Friday, 22 June 2012

A Slice of Paradise

For half of every year I live on a small island in the Caribbean, the setting for my Paranormal Romance, Delighting In Your Company.  

My little white house is surrounded by lush gardens and has a view of the distant islands of St. Maarten and St. Barth’s. It sits nestled into the lower slopes of Mount Mazinga, known locally, for some reason long forgotten, as “the Quill”.

The Quill, however, is not a “mount”. It’s a volcano. Like all islands in the Caribbean, my island was thrust up out of the sea by volcanic action many millennia ago.  This volcano is, I am told, extinct. I hope so.  I’ve heard there is no such thing as an “extinct” volcano. That, at best, they only sleep.

The crater of the Quill was formed in some ancient eruption and is clearly visible from the sea. If you climb the steep trail up the side of the volcano and then make your way down into the crater, you find jungle plants and hanging vines and huge old mahogany trees. Birds not seen elsewhere on the island chatter in the trees and elusive monkeys use vines as their transportation system from tree to tree.

This is where I placed a pivotal scene in Delighting In Your Company. The slave population of the island, in those pre-emancipation days, knew and respected the powers of the volcano gods.

Just a bit south of my island lies the island of Montserrat. On the twenty-fifth of June, 1997, the volcano there blew its top. Nineteen people were killed. This volcano has continued to erupt periodically with varying force ever since. 

There are days when I sweep the ash from that fifty mile distant volcano off my veranda, and clean soot off the windshield of my car before I can see to drive. I look suspiciously and a bit fearfully up at the Quill. It just sits there, benignly grinning at me with its crater mouth.

In 1902, on Martinique, a Caribbean island just a bit south of Montserrat, the Soufriere erupted, sending avalanches of molten rock and flaming ash and gasses down on the town of St. Pierre, killing some twenty-five thousand people.  If it did this again, my little island could be in the path of the resulting tsunami.

If one looks farther afield, at the most powerful of all volcanic eruptions in modern times, Krakatoa in the South Pacific, east of Java, blew in 1883. The tsunami set off by that eruption went around the world, demolishing coastal cities in its wake, while the aftermath of the volcanic eruption with its clouds of intense heat and gasses killed off the people the waves missed.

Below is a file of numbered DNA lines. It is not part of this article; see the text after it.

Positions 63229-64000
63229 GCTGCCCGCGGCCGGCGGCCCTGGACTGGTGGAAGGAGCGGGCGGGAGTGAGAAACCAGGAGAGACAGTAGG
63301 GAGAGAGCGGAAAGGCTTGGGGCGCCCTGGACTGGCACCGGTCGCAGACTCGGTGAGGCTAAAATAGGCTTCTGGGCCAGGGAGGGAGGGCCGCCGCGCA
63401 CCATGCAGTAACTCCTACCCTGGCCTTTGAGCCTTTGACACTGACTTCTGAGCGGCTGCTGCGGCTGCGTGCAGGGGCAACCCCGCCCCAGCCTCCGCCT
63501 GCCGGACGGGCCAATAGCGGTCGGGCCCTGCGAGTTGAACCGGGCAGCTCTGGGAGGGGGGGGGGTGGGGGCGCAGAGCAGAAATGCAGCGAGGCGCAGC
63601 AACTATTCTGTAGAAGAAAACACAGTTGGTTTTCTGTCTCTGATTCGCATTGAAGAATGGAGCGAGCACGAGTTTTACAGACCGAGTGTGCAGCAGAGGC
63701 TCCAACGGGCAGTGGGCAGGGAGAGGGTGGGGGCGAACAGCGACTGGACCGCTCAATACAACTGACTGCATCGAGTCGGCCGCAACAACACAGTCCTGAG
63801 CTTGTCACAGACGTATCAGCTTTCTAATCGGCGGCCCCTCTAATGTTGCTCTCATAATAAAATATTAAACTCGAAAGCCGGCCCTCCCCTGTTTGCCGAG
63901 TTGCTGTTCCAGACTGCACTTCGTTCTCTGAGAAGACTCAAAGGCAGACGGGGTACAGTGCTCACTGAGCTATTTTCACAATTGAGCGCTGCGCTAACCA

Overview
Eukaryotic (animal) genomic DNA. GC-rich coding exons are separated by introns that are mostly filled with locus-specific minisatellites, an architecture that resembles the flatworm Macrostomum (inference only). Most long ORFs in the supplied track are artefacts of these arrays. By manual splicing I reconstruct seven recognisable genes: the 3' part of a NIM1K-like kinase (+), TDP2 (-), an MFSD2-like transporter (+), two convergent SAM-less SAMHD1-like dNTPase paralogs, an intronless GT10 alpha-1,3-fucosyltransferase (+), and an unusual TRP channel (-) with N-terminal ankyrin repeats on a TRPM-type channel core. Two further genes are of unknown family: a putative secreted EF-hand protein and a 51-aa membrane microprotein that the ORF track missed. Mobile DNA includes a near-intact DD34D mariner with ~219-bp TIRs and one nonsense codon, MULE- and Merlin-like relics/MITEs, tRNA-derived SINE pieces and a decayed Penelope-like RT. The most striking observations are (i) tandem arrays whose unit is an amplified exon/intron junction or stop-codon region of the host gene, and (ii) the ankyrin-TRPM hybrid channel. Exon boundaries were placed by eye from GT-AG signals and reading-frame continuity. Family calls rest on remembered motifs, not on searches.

Of course, historically, nothing beats the eruption on Mt. Vesuvius in 79 A.D, that killed every inhabitant there and left the ancient city of Pompeii buried under ash, not to be rediscovered until an eighteenth century archaeologist first stumbled across it.

So why do I live in the shadow of a volcano? 

Why does anyone live in San Francisco on the San Andreas Fault line, with the knowledge that the next quake could be the big one? Why does anyone live in Tornado Alley? Or build in areas known for frequent forest fires? Or retire to Miami, in the path of hurricanes? How could people move back to New Orleans after Katrina?

I suppose the answer lies at least to some extent in the human need to surround ourselves with what is familiar, and second, what we consider to be beauty. For some of us that’s forests, for others, wheat fields. Still others need the throbbing life of a city.

For me, it’s the sea. I am happiest with the sea all around me. From it I draw peace and content.

 In Delighting In Your Company, my hero, the ghost of Jonathan Evans, describes his Caribbean.

“There’s a special fragrance to these islands —can’t you smell it?  A mixture of spice and tropical plants. The lushness of the foliage, the shades of green of the land and the turquoise and blue of the sea. And the constant freshness of the trade winds. It’s always seemed to me a small slice of paradise.”

That’s what my island is to me. A small slice of paradise.

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The Memory of RosesDelighting In Your Company
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Blair McDowell